As employers and business leaders everywhere grapple with employee preferences on remote work, they might take a page out of Gravity CEO Dan Price's playbook.  

When Price recently polled employees to find out where they wanted to work, only 7 percent said they prefer to work in the office. Thirty-one percent requested a work/home office hybrid solution. And a whopping 62 percent said they would prefer to work only from home.

So, how would Price come up with a policy that kept the biggest number of employees happy, and keep work moving forward at the same time?

"Do whatever you want," Price said recently on Twitter. "As a CEO, what do I care?"

Price then summed up his recommended policy in just 10 words:

"If you get your work done, that's all that matters."

What Price is suggesting isn't new. In fact, it's a welcome trend--one that more and more companies are embracing, and one that's founded on principles of emotional intelligence.

Let's break down the brilliant simplicity of this philosophy, and why your company should definitely steal it.

How emotionally intelligent policies help you win the war for talent.

Put simply, emotional intelligence is the ability to understand and manage emotions. It's become more important than ever for companies to develop emotionally intelligent policies, because employees have more choices than ever.

The companies that will win the war for talent are the ones that create emotional connections with their people, by creating a culture based on flexibility, trust, and accountability.

This is one reason Microsoft revamped its remote work policy to center on a goal of offering employees "as much flexibility as possible to support individual work styles." Siemens took it a step further by adjusting not only its remote work model, but its entire leadership style, one that the company said would "focus on outcomes rather than time spent at the office."

Or, as Price put it more simply: "If you get your work done, that's all that matters."

Price added in another tweet, "If you feel like you need to do surveillance of your employees, you messed up in the hiring and training process, and that's on you as a manager. Installing spyware or cameras is a great way to make sure your employees are disengaged and want to quit."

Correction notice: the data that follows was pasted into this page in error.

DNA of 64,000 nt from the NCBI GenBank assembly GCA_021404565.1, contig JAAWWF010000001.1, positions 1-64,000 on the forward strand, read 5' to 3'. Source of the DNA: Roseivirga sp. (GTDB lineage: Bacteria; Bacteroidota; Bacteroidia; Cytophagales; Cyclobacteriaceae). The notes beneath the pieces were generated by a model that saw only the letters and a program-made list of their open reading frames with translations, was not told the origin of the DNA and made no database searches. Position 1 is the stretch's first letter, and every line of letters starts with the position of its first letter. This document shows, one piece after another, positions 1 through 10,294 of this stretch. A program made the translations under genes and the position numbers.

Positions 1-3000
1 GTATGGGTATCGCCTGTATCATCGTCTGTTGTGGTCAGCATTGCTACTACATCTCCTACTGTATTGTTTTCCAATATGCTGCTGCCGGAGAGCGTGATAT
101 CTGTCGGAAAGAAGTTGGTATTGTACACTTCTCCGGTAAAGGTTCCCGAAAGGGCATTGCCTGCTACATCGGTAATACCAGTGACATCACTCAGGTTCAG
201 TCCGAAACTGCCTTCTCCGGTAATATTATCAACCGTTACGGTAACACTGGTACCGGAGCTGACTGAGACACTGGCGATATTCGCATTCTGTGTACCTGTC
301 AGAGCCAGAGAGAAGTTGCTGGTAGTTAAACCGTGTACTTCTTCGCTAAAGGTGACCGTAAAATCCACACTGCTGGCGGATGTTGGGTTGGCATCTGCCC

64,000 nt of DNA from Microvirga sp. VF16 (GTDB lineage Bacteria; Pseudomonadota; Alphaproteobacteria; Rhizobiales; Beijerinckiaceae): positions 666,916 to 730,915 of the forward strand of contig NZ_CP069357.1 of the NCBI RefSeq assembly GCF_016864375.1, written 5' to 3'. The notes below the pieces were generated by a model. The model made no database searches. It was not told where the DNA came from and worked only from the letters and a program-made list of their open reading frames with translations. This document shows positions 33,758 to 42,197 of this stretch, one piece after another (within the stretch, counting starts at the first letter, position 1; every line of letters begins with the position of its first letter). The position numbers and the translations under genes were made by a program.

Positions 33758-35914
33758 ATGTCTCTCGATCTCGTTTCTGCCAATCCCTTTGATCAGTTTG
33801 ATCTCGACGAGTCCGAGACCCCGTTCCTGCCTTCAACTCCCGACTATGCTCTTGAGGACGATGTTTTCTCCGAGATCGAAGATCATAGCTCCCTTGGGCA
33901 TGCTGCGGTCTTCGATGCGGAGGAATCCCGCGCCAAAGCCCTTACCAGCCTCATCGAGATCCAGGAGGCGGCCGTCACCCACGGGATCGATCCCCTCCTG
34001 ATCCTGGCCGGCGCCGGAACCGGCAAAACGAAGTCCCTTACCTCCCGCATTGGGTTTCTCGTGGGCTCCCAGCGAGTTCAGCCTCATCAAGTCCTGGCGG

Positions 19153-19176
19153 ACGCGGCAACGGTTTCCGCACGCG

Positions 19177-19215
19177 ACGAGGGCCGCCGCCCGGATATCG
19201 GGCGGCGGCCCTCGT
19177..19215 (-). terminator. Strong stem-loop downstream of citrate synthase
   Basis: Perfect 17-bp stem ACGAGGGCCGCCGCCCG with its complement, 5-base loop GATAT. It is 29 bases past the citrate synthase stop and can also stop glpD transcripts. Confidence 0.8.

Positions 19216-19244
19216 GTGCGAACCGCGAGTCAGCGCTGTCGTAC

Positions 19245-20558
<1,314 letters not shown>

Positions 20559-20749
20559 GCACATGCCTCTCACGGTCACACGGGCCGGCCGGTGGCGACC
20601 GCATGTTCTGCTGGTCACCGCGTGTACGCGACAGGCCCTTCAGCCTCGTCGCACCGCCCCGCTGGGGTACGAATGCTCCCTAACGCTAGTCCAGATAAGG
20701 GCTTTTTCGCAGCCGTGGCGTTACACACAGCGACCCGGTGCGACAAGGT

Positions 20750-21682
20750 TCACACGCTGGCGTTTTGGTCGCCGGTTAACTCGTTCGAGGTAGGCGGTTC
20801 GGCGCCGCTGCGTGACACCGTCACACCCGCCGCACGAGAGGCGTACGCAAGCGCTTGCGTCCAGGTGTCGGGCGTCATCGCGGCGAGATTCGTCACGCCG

It's amazing how many companies are willing to spend on expensive surveillance systems to monitor when employees log in and out of work. If a business is paid for a result, i.e., the end product or service it provides, shouldn't employees be treated the same? 

After all, if your people do good work, and are able to finish tasks and move projects forward in less time than expected, shouldn't they be rewarded for that, instead of punished?

With policies like Gravity's, companies encourage employees to make time count, instead of simply count time.

Of course, as I've written previously, companies also need to empower their people--to set them up with all they need to make that time count.

That includes managers, executives, and other team leaders who:

  • Show personal interest in their people
  • Clearly communicate work scope and expectations
  • Establish guidelines regarding expected response times for emails and other electronic communication
  • Provide weekly calls to check in, offer support, and encourage and motivate employees
  • Coach (instead of micromanage)
  • Provide freedom for employees to explore ideas and take smart risks
  • Treat mistakes like learning opportunities, instead of failures
  • Give lots of praise when things are done well
  • Give constructive comments when things aren't done well (in a way that helps, not harms)

So, if you're searching for a remote work policy that will empower your employees and help establish an emotional connection with them, remember: 

Give employees what they need to do a job well; then, focus on outcomes, not hours. Because an employee should be rewarded for doing their work well. Not for taking more time to do it.